The Maine State Society for the Protection of Animals celebrated the ASPCA® (The American Society for the Prevention of Cruelty to Animals®) national Help A Horse Day on April 24th and is competing for a chance to win up to $25,000 in grant prizes to assist with their efforts to protect Maine horses who have been abused or neglected.
The Maine Horse Jubilee was an exposition of many aspects of horse appreciation and responsible horse keeping. During the family-friendly, free and open to the public event, there were several ongoing demonstrations including farrier Corey Austin trimming MSSPA horses, an equine veterinarian, Dr. Rachel Flaherty, doing a show and tell on equine dentistry, and a horse trainer, Debbie Little, performing groundwork with Rita, an MSSPA rescue horse. In addition, the Jubilee featured an equine photographer, Peter Armstrong of New Equine Photography, and author Vince Bruni displaying his work while signing posters and promoting his book “The TearDrop Garden” released that day.
Also on-site was display of technical emergency equipment needed to rescue large animals from hazards or accidents. A lively crew of enthusiastic volunteers staffed the official registration table, the donation stall, and the kids’ stall where colorful equine art was created to help decorate the barn. The pleasant weather allowed the hundreds of visitors to comfortably stroll about the farm observing horses in paddocks and pastures and hanging out with MSSPA mascot, Baxter.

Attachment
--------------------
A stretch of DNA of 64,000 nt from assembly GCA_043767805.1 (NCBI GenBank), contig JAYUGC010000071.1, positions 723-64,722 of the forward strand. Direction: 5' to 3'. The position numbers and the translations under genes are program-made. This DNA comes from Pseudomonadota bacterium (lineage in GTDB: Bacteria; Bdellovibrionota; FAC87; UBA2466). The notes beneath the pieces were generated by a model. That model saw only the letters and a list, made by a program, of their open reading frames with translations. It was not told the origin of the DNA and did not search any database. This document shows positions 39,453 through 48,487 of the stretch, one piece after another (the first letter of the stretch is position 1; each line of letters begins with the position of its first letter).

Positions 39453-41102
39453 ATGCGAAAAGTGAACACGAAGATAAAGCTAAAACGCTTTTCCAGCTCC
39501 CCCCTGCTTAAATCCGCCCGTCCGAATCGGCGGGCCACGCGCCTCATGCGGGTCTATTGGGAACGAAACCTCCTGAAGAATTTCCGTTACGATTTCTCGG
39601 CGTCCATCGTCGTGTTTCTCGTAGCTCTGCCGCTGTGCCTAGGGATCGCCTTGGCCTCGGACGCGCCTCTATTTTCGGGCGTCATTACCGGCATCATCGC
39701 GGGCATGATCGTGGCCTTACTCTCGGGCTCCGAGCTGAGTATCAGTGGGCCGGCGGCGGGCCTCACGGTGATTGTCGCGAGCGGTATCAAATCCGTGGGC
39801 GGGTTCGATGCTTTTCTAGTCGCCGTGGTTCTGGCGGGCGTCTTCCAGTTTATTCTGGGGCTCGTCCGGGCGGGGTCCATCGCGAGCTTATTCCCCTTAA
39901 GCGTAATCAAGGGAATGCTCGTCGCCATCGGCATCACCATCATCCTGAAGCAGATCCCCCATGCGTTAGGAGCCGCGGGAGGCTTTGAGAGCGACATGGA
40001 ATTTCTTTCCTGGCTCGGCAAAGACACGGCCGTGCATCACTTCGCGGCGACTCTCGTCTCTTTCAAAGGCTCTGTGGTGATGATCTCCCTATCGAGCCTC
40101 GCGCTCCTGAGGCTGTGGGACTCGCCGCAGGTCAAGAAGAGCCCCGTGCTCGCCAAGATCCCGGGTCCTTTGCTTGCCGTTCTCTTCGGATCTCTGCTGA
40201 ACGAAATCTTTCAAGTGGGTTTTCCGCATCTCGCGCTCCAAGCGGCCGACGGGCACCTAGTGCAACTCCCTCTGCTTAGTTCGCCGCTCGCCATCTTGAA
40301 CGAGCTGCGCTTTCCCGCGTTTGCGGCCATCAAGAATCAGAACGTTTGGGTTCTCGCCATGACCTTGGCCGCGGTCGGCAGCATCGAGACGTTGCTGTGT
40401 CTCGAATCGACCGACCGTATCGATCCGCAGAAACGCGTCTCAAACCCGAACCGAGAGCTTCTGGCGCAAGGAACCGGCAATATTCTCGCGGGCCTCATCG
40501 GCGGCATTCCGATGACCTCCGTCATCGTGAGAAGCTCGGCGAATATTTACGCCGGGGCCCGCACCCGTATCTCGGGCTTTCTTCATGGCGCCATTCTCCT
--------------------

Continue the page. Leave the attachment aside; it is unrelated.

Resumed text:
The event was free and took place at the MSSPA farm at 279 River Road in Windham. Hundreds attended the event and are responsible for helping to raise $25,127 in donations to support MSSPA horses. In honor of the ASPCA’s 150th anniversary celebration this year, the contest has been expanded to include a total of $100,000 in grant prizes, including a grand prize of $25,000.
This nationwide competition is for equine rescues and sanctuaries to raise awareness about the lifesaving work they do year-round to care for at-risk horses in their community who have often been abused or neglected. Horses have been central to the ASPCA’s work since its founding 150 years ago, when Henry Bergh stopped a cart driver from beating his horse, resulting in the first successful arrest for the mistreatment of a horse on April 26, 1866.